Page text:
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A Polish start-up intends to revolutionise the distribution of the press. The new subscription-based model is similar to that of Netflix.

2018-06-20  |  05:00
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Says:Piotr Przewrocki, Publico24

Jarosław Sokolnicki, Microsoft Polska

Publico24 has created a model for the digital distribution of the press, based on subscriptions, resembling Netflix. Thanks to small transmitters installed in public places, readers with an app installed on their mobile phones can have unlimited access to their favourite papers or individual articles The service is free for readers, and the subscription cost is covered by businesspeople or owners of venues, for whom this is an opportunity to expand their range of services. The company is already working on providing access to the digital press for individual users based on monthly subscriptions.

For several years the press market has been going through a crisis, manifesting itself in the decreasing circulation of magazines and revenues from advertising. Publico24, one of the start-ups selected in Microsoft's acceleration programme, has an opportunity to address this issue.

“In the case of other media, such as film and music, the revolution of their distribution model has already taken place. Now it's time for the press. Customers have become enthusiasts of subscriptions and of the way they can access content within this model. I think the same will apply to the press,” Jarosław Sokolnicki from Microsoft Poland told the Newseria Biznes news agency.

The new Publico24 company has created a model for the digital distribution of the press, based on subscriptions, resembling Netflix. The solution is based on an app using beacons – small radio signal transmitters communicating with smartphones and other devices with Internet access. The app connects with them through Bluetooth or WiFi and receives free access to more than 50 press titles from the digital newsstand's range. Everyone who is close to the beacon (and up to 2 hours after disconnecting) can read a selected paper on their phones or tablets; the HTML5 technology ensures adjustment of the content to the specific format and device. In turn, the Microsoft Azure technology ensures user data security.

Beacons can be placed in cafés, hairdresser's salons, waiting rooms, and even in municipal transport vehicles. For readers the service is cost-free, and the subscription cost is covered by businesspeople or owners of venues, for whom this is an opportunity to expand their range of services.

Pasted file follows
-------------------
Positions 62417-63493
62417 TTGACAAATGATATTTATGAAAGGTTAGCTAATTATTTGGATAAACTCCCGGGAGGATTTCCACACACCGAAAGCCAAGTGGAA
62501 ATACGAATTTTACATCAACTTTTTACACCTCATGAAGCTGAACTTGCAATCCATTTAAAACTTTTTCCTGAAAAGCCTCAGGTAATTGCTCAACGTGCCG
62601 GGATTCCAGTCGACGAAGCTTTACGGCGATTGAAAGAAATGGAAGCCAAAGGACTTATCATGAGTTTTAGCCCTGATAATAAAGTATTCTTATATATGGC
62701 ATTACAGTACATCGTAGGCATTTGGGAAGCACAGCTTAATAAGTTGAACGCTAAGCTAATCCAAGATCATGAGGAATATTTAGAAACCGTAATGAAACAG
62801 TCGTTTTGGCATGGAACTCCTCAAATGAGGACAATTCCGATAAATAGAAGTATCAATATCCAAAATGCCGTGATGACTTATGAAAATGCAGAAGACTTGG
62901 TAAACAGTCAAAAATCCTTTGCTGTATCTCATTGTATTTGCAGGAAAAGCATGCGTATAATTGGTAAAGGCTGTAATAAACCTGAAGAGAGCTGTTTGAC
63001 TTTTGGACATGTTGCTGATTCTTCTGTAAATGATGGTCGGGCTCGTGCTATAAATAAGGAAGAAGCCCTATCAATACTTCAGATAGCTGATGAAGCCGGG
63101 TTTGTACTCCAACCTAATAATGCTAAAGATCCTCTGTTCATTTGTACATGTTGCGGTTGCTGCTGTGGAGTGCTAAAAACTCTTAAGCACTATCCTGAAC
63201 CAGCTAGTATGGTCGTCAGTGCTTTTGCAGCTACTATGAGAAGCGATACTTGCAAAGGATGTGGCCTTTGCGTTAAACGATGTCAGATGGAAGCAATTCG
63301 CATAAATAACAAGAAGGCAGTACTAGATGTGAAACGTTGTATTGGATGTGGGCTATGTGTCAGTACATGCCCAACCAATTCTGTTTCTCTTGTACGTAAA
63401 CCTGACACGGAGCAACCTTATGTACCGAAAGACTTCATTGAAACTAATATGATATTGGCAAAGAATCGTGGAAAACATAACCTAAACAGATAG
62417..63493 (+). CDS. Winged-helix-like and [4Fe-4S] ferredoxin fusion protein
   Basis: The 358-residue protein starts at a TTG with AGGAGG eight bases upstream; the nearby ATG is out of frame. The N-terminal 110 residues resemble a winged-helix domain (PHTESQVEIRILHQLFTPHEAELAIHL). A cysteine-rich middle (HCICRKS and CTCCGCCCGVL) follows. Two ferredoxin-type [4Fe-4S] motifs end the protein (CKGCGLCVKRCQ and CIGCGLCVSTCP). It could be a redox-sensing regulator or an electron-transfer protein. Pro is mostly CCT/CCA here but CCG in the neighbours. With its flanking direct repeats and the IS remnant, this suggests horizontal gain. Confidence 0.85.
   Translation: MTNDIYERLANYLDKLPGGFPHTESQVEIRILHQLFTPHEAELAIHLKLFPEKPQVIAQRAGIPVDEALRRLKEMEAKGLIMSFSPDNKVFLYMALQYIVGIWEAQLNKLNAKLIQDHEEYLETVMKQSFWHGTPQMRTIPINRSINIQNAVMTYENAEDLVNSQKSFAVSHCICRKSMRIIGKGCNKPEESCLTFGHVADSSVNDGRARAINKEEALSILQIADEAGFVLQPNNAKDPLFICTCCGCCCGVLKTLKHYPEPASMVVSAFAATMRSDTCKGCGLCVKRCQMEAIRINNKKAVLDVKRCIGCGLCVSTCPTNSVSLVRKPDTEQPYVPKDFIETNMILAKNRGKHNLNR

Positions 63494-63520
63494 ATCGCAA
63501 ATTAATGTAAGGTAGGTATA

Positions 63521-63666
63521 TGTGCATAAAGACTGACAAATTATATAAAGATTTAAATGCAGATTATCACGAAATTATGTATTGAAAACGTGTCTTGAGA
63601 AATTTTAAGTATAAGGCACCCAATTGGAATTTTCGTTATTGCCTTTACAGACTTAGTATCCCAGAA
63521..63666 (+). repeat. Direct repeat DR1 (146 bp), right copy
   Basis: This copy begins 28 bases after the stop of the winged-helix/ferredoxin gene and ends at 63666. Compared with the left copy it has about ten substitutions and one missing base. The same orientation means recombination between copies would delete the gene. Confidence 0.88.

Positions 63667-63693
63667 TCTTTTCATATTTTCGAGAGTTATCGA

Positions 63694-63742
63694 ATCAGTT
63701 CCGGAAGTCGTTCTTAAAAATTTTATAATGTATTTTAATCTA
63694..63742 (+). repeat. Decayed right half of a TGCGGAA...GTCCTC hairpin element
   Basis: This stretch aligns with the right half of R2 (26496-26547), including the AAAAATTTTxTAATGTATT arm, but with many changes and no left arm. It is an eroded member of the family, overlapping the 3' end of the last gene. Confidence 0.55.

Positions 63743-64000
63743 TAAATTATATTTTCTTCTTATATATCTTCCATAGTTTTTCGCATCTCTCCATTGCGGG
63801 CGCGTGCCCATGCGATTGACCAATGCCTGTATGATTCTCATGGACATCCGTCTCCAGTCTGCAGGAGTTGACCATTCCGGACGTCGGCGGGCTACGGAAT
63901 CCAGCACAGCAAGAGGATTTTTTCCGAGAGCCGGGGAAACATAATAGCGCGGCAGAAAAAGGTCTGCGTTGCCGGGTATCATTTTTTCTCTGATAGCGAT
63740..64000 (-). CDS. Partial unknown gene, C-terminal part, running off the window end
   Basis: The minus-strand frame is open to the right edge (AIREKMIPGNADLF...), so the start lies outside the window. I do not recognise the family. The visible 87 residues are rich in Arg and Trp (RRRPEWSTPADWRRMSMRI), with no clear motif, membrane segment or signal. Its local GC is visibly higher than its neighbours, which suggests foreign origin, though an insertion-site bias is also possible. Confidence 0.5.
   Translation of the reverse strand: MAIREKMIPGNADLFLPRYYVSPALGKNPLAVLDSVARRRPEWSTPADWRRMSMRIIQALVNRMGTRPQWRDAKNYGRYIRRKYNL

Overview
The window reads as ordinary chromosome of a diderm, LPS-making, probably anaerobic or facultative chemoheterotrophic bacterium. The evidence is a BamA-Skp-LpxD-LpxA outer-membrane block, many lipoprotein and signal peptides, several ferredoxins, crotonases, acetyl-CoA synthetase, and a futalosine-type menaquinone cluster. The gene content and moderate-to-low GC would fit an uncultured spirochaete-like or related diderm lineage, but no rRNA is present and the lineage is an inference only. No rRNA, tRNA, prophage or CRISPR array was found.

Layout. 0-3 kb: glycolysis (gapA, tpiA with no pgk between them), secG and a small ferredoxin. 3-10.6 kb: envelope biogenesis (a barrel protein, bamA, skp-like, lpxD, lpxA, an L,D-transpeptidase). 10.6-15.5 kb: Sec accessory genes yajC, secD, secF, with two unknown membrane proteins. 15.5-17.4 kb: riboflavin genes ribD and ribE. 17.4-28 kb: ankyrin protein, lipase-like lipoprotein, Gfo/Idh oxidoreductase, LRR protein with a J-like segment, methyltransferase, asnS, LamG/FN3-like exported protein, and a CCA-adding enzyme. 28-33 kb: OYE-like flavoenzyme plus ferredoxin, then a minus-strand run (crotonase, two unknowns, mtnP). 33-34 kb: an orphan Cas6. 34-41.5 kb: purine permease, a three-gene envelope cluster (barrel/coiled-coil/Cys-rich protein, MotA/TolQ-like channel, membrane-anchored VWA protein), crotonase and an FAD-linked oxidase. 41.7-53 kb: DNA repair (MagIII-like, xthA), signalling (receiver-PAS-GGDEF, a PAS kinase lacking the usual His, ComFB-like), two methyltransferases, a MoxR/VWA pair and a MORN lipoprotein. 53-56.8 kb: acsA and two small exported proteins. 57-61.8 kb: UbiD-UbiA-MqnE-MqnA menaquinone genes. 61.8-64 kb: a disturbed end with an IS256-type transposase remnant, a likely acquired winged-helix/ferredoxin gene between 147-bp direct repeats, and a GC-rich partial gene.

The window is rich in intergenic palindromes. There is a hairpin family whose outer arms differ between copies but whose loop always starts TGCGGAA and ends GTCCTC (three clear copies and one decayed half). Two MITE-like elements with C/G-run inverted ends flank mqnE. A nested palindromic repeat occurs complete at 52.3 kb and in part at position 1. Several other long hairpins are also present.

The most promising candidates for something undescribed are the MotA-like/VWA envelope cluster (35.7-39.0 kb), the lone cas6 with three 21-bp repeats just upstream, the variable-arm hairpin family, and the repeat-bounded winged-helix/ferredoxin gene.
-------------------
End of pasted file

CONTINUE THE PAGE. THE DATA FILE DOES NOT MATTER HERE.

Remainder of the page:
“We have introduced a press distribution model based on beacons for commercial facilities, cafés and hospital waiting rooms – every place where people wait for services. Briefly speaking, the venue's owner pays for our access to the press. And the fee is low. This will revolutionise the way we read the press. The same has already been achieved for the distribution of music through Spotify, for films through Netflix, and for books thanks to Amazon Prime and Legimi in Poland. Now it's our turn with papers. The subscription model similar to that for Netflix is what the market has been waiting for. This is the way people want to use the press, the want to have access to several hundred titles for a low subscription fee,” said Piotr Przewrocki from Publico24.

“Restaurant owners will use the service to attract people to their place, and customers have an opportunity to catch up with the latest press news while waiting for their meal. There's a benefit for everyone,” Jarosław Sokolnicki added.

Publico24 is a virtual newsstand and a universal tool for creating digital newspaper issues. It lowers the costs and reduces the time, which is an aid for publishers planning to launch their own digital distribution channels. The platform can also be used by bloggers, who will be able to use it for distributing their content to a broader audience. The app made by the Polish start-up has already seen its first implementations.

“The market's response has been enthusiastic. For three months our beacons have been available in the SoCoffee chain and in the buses belonging to the Flixbus chain (previously Polski Bus). Thanks to this, people can enjoy digital press while they travel,” Piotr Przewrocki said.

The app creators are working on its development on the basis of artificial intelligence and the block-chain technology. In the nearest future Publico24 is also planning to launch access to the digital press for individual users, based on a monthly subscription fee. This will enable users to access a full range of newspapers, magazines and other content without the necessity of subscribing each title individually.

“Poles have become enthusiasts of subscriptions. As in the case of music, where we usually have one or two favourite tracks of a given artist, in papers we usually read only one or two articles from a given title. Now users will be able to choose any of the several dozen titles available on the Publico range. This is a game-changer in the way consumers read the press,” Jarosław Sokolniski emphasised.

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